The Science Gateways Community Institute- Public Lecture- Nancy Wilkins-Diehr
- 14 October 2016 at 9:00 am – 14 October 2016 at 10:00 am
- Room G12A, 14 Rainforest Walk (Building 26)
- Clayton Campus
- Open to:
- Information Technology
Science gateways, also known as web portals or virtual research environments, are a fundamental part of today’s research landscape.
Beginning in 2013, more users accessed XSEDE resources via gateways than they did from the command line.
However, despite the presence of gateways for many years, development of these environments is often done with an ad hoc process, limiting success, resource efficiency, and long-term impact.
Developers are often unaware that others have solved similar challenges before, and they do not know where to turn for advice or expertise. Without knowledge of what's possible, projects waste money and time implementing the most basic functions rather than the value-added features for their unique audience.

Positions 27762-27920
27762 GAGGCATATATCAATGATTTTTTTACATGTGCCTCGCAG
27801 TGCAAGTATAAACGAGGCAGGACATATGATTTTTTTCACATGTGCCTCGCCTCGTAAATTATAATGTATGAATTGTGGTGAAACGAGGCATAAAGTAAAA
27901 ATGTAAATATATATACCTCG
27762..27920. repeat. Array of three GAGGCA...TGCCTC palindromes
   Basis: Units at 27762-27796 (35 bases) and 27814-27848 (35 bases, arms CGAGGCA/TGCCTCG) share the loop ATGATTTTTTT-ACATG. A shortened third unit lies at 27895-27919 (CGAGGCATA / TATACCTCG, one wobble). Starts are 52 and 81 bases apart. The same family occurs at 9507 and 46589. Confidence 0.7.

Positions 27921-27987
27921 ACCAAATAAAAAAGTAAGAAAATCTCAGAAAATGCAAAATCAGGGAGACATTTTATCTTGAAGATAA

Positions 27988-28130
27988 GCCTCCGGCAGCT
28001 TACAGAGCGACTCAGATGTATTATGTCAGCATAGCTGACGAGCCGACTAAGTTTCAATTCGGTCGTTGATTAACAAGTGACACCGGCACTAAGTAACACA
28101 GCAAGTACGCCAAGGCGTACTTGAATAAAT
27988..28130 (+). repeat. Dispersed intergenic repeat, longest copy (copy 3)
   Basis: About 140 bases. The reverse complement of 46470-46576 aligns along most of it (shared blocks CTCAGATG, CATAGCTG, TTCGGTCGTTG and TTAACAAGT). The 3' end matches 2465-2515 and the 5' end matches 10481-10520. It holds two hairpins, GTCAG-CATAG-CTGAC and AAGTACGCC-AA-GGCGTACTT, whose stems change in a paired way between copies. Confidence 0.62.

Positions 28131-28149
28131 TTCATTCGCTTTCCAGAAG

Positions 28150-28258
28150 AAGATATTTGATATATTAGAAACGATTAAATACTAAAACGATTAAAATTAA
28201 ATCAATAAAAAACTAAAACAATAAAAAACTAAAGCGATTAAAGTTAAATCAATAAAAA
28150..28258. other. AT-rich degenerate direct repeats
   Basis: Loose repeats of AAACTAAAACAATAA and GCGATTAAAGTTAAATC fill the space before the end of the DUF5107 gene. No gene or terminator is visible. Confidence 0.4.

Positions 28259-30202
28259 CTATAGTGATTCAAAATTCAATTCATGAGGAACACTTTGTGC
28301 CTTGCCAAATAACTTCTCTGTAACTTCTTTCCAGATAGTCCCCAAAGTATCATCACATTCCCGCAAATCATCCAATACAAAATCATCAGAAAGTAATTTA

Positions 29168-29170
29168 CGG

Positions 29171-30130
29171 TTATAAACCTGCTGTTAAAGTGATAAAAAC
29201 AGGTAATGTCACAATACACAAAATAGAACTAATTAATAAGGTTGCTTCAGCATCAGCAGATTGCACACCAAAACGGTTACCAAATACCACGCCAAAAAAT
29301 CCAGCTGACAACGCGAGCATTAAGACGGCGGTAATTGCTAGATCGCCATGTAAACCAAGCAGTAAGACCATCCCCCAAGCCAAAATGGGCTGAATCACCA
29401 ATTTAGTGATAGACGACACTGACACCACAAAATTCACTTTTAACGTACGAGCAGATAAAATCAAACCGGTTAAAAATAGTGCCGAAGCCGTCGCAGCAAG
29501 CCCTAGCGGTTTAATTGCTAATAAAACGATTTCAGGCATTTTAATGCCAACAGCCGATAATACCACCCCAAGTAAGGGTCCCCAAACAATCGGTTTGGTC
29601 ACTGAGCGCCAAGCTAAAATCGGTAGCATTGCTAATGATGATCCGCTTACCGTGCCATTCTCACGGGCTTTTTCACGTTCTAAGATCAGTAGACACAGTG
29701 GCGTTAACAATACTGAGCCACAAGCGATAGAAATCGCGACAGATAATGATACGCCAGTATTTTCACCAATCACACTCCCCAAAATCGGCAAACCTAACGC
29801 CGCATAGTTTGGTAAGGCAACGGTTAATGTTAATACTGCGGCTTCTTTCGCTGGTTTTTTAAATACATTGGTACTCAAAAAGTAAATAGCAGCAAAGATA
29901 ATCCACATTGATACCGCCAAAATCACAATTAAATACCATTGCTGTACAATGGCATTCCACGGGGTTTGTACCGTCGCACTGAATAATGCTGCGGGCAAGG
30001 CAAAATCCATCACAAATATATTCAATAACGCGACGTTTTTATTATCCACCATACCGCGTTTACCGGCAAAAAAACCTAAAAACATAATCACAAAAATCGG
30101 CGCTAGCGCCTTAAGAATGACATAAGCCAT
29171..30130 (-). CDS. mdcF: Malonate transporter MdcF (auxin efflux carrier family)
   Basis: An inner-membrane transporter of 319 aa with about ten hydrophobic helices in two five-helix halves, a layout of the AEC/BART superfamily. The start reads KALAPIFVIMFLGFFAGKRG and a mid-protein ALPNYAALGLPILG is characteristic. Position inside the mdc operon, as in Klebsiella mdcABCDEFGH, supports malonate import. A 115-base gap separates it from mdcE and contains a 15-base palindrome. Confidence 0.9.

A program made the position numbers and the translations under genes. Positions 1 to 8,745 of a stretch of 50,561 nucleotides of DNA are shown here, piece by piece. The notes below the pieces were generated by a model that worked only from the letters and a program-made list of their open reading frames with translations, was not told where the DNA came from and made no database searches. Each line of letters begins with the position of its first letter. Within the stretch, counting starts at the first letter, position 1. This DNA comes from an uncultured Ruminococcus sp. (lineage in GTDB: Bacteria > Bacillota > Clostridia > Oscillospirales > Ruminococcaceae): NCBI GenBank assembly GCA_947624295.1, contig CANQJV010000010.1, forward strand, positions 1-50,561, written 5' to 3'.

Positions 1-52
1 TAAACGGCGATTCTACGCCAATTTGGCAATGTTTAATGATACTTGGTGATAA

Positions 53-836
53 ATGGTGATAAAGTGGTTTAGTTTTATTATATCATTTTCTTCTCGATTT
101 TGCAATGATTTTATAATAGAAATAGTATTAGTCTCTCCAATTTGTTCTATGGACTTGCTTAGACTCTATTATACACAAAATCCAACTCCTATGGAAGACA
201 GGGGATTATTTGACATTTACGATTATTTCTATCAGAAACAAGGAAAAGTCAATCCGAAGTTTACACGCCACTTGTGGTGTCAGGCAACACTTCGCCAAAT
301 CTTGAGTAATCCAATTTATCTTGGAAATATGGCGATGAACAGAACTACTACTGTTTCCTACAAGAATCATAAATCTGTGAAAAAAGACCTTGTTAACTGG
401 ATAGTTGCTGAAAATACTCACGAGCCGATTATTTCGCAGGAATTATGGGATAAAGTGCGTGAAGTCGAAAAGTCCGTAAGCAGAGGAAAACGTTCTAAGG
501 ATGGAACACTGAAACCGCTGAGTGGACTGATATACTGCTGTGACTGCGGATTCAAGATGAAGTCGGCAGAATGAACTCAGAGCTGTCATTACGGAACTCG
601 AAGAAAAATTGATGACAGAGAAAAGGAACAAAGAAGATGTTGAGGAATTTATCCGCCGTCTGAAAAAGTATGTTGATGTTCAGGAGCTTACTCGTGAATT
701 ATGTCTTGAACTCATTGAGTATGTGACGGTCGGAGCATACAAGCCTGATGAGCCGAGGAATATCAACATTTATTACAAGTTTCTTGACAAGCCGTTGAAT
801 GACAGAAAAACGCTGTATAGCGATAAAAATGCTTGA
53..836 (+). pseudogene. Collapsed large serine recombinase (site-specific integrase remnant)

Critically, also many gateway efforts fail. Some fail early by not understanding how to build communities of users; others fail later by not developing plans for sustainability.
The Science Gateways Community Institute (SGCI) is the first implementation-phase software institute to be awarded through NSF’s Software Infrastructure for Sustained Innovation (SI2) program.
SGCI has been designed as a service organisation to address challenges by offering services to and building community among the research communities developing gateways. The Institute’s five-component design is the result of several years of studies, including many focus groups and a 5,000-person survey of the research community.
This talk will provide an overview of SGCI’s offerings and describe international collaborations, including the International Coalition on Science Gateways and two International Workshop on Science Gateways series.
Nancy is a co-principal investigator on several National Science Foundation awards — XSEDE, CyberGIS and the Science Gateways Institute. Nancy co-directs the Extended Collaborative Support program in XSEDE.
She has been with the San Diego Supercomputer Center since 1993 and has held a variety of management positions there. Prior to that she held engineering positions with General Atomics and General Dynamics in San Diego.
Nancy received her Bachelor's degree from Boston College in Mathematics and Philosophy and her Master's degree in Aerospace Engineering from San Diego State University.
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